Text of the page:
This time around, I had stopped for just over sixteen months. I could accept that maybe I could never drink again. And somehow, that meant I could accept that if I were to drink, I would have to do it very differently. Also, I think I have learned a lot by not drinking for so long. I like keeping a clear head, sleeping well, remembering my evenings, and lots of those things that I lost when I drank too much. And I'm not bitter about anyone or anything. Plenty of things aren't for me, but we are all gloriously different, and that's just grand!

So far, it's been an enjoyable experiment. I've had wine with dinner a few times, with food, and in company. I've enjoyed it. I've been looking to see whether I would get that old familiar "wanting more" feeling, but so far I have not. I've liked the taste of the wine, and the experience of drinking wine with my meal, something I really did enjoy for years. One thing that's hard to describe is a feeling of having come home to myself in a strange way. For the most part, after I stopped drinking I didn't experience abstinence as a great restriction. I enjoyed doing other things, drinking other drinks. After the initial struggles, the obsession with drinking waned, and that was an enormous relief. Drinking again is a different kind of relief. I feel like I'm not keeping a part of the world at bay, and I'm not paying now for not having learned to drink properly as a younger person.

Over the past couple of years, I started to notice that when I am drinking a really great coffee in the morning, I have often thought, "I'll have another one when this is gone." Same with eating a cookie or having a sweet treat. It's bizarre to me, and it's the exact same feeling I used to get with wine. (Though I only noticed it when I stopped drinking and started to pay attention to a lot of things. I hate buzzwords, but "paying attention" or "mindfulness" has been a great help to me.) I think I was somehow keeping myself on a set of restrictions and doling out pleasures to myself, something I likely learned from years of restrictive eating. When those thoughts crop up, I have been acknowledging them, not yelling at myself or chastising myself for them, but also not having that second coffee (makes me jittery) or the second sweet (makes me sick). Recently, it seems I have found a way to be less restrictive, to want what's good for me in reasonable amounts, and not to sing for more like a deprived child when I have some nice thing. What I'm hoping is that I can do the same thing if I do sometimes get that "moreish" feeling with wine. If it works, and I think it will or I wouldn't be trying this, then it seems like a nice way for me to live. If it doesn't, I'll figure out a different way. And as I probably said before, I already know I can enjoy life without drinking, so if drinking doesn't work, that's always an option.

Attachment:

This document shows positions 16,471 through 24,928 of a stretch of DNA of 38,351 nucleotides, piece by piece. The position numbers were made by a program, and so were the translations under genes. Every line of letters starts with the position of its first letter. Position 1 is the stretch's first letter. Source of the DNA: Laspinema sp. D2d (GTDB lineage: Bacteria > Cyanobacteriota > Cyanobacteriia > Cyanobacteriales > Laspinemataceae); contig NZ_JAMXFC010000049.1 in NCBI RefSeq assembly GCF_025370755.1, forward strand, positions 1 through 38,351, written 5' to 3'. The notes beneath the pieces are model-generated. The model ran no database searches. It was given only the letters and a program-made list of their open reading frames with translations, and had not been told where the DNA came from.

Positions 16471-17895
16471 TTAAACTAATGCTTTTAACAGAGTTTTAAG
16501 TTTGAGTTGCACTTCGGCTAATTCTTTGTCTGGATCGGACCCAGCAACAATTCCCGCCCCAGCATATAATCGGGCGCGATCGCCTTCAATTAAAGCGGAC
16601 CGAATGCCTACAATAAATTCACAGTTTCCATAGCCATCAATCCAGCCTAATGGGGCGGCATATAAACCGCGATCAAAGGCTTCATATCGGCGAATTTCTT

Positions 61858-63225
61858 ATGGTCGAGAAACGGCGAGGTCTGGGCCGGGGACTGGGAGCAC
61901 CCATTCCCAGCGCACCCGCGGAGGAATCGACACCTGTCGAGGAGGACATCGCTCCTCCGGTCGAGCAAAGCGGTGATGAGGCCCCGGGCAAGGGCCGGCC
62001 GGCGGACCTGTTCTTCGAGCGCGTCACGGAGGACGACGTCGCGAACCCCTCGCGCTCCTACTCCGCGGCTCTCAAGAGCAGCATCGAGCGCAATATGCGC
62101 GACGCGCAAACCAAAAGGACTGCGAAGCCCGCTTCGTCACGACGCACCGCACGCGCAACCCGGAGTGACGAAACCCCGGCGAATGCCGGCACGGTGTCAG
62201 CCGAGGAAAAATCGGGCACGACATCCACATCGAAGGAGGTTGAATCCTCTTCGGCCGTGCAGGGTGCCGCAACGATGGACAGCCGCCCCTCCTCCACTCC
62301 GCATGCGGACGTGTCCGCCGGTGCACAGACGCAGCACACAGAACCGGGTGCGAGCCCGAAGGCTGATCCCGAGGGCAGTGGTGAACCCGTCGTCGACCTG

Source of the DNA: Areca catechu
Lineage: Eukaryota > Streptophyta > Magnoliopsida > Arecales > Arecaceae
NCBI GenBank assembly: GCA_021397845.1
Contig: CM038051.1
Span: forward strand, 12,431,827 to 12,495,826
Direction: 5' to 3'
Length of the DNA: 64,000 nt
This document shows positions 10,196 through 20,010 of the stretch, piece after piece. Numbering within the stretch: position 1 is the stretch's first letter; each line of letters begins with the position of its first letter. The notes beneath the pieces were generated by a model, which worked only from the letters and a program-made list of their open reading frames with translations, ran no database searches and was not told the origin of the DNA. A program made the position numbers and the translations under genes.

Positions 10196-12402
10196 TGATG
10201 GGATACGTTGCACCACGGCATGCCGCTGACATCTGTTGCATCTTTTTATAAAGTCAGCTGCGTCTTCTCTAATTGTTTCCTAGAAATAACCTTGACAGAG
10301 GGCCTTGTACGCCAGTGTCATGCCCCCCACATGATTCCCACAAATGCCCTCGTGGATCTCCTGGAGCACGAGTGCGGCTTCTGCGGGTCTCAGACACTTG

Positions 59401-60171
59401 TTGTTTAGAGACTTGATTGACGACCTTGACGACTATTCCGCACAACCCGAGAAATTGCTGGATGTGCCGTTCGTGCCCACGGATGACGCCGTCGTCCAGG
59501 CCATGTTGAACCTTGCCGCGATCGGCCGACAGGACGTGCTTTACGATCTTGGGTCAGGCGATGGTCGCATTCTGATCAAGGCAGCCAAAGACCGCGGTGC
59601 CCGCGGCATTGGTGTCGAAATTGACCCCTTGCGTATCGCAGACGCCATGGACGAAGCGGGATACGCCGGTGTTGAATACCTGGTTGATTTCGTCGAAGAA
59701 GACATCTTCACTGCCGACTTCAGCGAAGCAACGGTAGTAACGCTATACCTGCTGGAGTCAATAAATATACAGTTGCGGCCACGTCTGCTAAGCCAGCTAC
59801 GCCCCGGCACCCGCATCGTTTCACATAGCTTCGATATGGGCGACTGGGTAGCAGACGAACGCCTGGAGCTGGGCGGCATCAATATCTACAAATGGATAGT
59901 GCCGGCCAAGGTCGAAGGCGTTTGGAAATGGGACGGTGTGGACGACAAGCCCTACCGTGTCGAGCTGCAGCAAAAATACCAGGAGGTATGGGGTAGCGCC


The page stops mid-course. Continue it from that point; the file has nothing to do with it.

So that's what I've been up to, and how it's going. As I said before, I get it if you think I'm wrong, or this is too dangerous for you to read. I won't hold that against anyone who does stop. (You don't all have to so kindly chime in again to tell me you're still here now, though that really was super sweet after my last post!) I'm not especially interested in anyone's scare tactics or advice about alcohol always being the road to hell and doom, either. I mean, we all know alcohol can become a problem, so you'd have to think I was some kind of moron if you thought I needed a reminder of that, and if you think I'm a moron, I'm guessing you're not still reading my blog. That crankiness aside, if you're still here, thanks for reading. I probably won't post all that often, but in the interest of painting a picture of how trying drinking looks for me after 16 months sober, I'll keep the blog posted. Holding to the wider use of the word sober, as in "not drunk," I'll still think of this as being sober, though I know that's a minority view here!

Happy sunny weekend to you all.

Monday 18 May 2015

Not so sure.

Sometimes I'm not so sure about the whole sober gig. I'm glad I stopped drinking a while back, and I'm glad I have figured out how to not rely on drinking to get me through things. I needed that, and I still need it. But I get suspicious of the recovery world. It just seems rife with the kind of perfectionism that I'm not sure is helpful, a kind of endless self-improvement project that I don't quite trust and can't buy into. Or maybe it's not perfectionism, but the sense that there is a narrow range of how we can be in order to be OK. Whatever it is, I'm not so sure it's for me.

Every now and then I do a whole batch of reading about moderate drinking. You may know the resources. You may read them, too. When I do, I don't talk about it here, as the word "moderate" seems to call up a heated debate, although the positions are pretty clearly marked out in advance, so not much is gained in the argument. But some people do seem to find a way to drink occasionally, and no, those are not people who keep writing sober blogs, since it's kind of de facto in the sober blog world that sober means abstinent. Another school of thought argues that sober means "not intoxicated" and that doesn't mean absolute abstinence. I'm getting curious about that version of sober.